This Is How You Dine Alone

The Hall teems with people, all couched in the safety of social packs, gathered around tables, engaged in conversations. Laughter erupts sporadically and easily across the Hall, but for the lonesome you dinner was no laughing matter. Tarrying by the dining hall doors with tray in hand, a quick survey dismisses the possibility of you joining anyone for dinner. No matter. You shall dine alone.

But first: a seat. Not too far from people, lest they deem you in some self-imposed pariah-hood, denying yourself any wistful hope of friends possibly joining your lonely self. But surely, sitting at a table occupied by a house, IG or OG is not an option either; for then your solitude is at once overt, jarring: aren’t you lonely? Don’t you have any friends? Brimming with thought, you swiftly settle on a suitable compromise, some worthy chair to spend nothing more than 15 minutes at.

Tucking into dinner you realise that anyone pretending to look pensive while chewing is liable to look stupid, and so is fixing a blank stare at some far corner of the Hall. There is no looking at anyone sitting at the tables opposite yours, or throwing flitting glances across the Hall either, only if because both betray anxiety and nervousness. Out of options you turn to your one true friend: your phone. But even it tells you: No new notifications.

There, sitting alone, you are conscious of nothing but yourself as conscious of others’ conscious reckoning of your lonely presence. Yes, you, that lone diner, feeling a strange tugging, a nagging pull, of some perplexing discomfort sitting at the base of your (not yet full) stomach. You follow its threads, a veritable Theseus; but you only find yourself stumbling further into a labyrinth, a maze labelled in conspicuous green serif lettering, ‘Tembusu’.

It is difficult to navigate indeed, however insensibly, this space that is shaped by ever-changing, interweaving social relations that constitutes the organic whole of Tembusu. Appropriating a Tembusian identity is signing on the dotted line of an unseen social contract, one that subjects you to a multitude of vague norms and conventions, never quite explicit, but which nevertheless delineate the boundaries of this unique social space. And as a part of this community, you too find your social identity inevitably shaped by its warp and weft.

Only in minor contretemps like dining alone are its borders momentarily grasped and felt, where the dialectical tension between the individual and the community is drawn briefly into full light. That strange uneasiness that sits uncomfortably within is a necessary product of inhabiting a liminal space, a space not quite private, but not quite public either. Here, solitude sticks out like a sore thumb where the easy, protective veil of anonymity found in the public domain is not proffered; it figures intrusively in an otherwise cohesive, communal Tembusian social space. It is why you fear, as if by some Kafkaesque metamorphosis, that you might suddenly transform into a nameless Other, a socially inept ‘phantom’: haunting uninvited, ostracized, soon to be exorcized. But surely this fear is ridiculous, irrational: a figment of an overactive imagination, nothing but childish trivialities rooted in transient social judgements. Still, it creeps insidiously near the corners of your mind.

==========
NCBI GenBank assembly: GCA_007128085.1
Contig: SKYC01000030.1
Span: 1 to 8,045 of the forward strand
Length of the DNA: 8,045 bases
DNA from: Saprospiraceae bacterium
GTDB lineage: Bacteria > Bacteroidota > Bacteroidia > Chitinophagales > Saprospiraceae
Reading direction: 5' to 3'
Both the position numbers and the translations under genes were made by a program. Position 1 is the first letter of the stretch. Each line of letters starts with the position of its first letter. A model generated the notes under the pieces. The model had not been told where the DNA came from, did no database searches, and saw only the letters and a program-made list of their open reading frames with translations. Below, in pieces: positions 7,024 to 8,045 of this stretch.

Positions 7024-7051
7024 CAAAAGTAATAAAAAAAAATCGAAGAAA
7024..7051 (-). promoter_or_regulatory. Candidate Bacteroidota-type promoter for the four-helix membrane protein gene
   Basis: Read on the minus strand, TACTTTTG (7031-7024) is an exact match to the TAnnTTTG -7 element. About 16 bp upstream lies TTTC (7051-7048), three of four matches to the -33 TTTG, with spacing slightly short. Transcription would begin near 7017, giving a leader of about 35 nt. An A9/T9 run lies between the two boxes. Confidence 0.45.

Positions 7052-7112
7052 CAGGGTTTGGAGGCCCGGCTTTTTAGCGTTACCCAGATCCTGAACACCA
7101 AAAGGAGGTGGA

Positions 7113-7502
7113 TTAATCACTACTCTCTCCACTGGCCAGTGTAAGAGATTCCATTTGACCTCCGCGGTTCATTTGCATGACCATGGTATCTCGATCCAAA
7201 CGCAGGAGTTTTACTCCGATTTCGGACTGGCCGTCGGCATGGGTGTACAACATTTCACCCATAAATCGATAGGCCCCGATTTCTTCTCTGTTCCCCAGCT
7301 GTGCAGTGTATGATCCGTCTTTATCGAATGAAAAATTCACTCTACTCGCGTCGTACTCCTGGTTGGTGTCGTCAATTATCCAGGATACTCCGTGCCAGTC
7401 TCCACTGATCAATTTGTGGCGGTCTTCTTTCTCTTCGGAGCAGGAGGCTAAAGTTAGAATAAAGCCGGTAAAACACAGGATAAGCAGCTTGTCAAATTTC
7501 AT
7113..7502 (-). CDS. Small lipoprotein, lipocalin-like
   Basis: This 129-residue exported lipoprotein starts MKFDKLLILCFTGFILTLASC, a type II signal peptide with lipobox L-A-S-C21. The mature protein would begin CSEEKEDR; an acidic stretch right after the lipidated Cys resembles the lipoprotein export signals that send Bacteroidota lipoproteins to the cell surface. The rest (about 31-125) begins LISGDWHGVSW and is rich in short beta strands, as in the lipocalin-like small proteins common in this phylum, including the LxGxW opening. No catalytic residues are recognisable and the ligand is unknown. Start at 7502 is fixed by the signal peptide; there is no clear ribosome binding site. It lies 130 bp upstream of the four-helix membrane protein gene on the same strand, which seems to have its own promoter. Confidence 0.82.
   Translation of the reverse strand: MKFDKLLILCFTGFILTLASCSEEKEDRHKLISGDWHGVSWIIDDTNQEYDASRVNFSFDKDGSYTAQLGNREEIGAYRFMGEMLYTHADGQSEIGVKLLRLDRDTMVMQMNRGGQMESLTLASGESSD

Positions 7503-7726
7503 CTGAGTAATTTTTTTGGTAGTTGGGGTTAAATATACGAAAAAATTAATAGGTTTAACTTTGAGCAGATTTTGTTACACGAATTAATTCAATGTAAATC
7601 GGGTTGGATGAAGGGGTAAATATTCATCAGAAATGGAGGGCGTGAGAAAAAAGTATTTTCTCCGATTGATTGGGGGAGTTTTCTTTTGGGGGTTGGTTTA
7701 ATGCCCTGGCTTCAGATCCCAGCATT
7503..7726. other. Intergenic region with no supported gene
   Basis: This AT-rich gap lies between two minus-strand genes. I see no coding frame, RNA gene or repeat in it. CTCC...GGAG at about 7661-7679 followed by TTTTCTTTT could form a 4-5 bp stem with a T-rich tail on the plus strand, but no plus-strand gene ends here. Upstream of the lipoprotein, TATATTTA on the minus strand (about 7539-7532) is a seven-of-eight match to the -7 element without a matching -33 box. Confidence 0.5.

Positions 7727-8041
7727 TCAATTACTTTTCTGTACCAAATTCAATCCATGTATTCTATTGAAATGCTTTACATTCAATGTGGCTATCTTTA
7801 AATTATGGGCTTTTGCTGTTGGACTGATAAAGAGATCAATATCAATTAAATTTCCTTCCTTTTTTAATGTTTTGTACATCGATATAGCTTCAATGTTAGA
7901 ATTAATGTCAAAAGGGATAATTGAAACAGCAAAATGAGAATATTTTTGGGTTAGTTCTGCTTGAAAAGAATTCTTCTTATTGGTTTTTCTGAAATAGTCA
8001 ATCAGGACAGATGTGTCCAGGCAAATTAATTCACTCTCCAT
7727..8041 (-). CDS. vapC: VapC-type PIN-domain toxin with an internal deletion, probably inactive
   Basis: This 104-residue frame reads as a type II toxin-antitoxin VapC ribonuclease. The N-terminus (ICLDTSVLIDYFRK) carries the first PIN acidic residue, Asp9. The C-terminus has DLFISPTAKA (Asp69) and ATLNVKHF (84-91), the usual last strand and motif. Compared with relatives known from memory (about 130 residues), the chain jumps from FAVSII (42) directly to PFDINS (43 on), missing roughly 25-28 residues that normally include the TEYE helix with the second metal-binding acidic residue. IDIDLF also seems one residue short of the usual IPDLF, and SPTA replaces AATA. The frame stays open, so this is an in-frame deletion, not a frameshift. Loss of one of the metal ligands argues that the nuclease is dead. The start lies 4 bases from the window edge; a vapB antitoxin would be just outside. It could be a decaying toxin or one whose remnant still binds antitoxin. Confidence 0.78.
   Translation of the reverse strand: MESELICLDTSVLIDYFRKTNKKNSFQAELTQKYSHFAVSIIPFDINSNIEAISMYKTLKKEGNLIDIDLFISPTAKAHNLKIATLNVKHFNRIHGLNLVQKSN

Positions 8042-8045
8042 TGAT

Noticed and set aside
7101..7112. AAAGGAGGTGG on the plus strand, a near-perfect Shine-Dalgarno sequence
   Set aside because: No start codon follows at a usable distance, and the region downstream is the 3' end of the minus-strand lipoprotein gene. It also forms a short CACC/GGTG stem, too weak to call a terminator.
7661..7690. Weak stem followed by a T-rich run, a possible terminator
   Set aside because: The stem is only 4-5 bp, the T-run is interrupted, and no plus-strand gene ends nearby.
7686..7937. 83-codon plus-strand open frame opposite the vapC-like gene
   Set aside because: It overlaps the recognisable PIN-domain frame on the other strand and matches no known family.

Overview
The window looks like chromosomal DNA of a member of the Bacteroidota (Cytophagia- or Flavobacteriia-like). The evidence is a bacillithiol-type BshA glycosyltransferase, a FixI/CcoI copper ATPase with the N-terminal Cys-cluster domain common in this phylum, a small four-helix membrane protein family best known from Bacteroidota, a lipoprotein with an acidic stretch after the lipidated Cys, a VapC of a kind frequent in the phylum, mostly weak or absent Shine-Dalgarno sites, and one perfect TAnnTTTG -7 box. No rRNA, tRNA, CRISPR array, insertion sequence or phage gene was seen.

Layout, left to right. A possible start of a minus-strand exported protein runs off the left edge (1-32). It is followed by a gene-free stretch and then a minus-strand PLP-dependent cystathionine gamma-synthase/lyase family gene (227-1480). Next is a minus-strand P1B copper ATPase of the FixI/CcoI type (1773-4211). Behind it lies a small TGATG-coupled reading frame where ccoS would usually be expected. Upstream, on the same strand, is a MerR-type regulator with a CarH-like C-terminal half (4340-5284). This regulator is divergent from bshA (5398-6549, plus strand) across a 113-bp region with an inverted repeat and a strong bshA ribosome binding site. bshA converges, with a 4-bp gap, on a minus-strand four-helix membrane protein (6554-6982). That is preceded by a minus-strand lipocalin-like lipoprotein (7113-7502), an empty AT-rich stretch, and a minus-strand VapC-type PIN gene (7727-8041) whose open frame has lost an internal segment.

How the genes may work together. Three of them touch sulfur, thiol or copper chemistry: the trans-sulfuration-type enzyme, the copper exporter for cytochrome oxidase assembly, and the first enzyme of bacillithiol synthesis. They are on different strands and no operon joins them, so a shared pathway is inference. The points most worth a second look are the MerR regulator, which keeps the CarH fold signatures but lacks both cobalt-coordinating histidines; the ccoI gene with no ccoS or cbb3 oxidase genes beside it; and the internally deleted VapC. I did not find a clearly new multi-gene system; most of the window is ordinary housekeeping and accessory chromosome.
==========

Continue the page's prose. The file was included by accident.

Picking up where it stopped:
Yet, perhaps therein lies an answer, an exit. For there must be a certain comfort in finding a personal space amidst the busy hubbub of activity, a certain satisfaction in shedding away, in a crowd, the persona that you had laboured to maintain over a tiring school day, and a certain august tranquillity when you let yourself be you, little as we do in social company. Surely, dining alone in the dining hall is a tour de force, an edifying experience, insofar and exactly because it emerges in a space antithetical to the sole individual.

Eating alone is thus claiming a personal patch of Tembusu beyond your own room that does not find itself part of the social machinery. It is an island formed from the unquiet stirring of ocean floors, born from an unending tension between you and this social space, an expressive resistance against John Donne’s poetic axiom, altogether an assertion of personality in society. And in your little seat you will come to treasure this eye one rarely finds in the storm of endless social activity.

So I entreat you to put aside your reservations, suspend your self-judgements; and when you cease perceiving yourself as an object subject to ceaseless social perceptions, you shall see your fears allayed, and that, yes, there is dinner to be relished.

About the Author
Tea-drinker. Wanders between inky serifs seeking le mot juste while measuring an absurd life out of small teaspoons.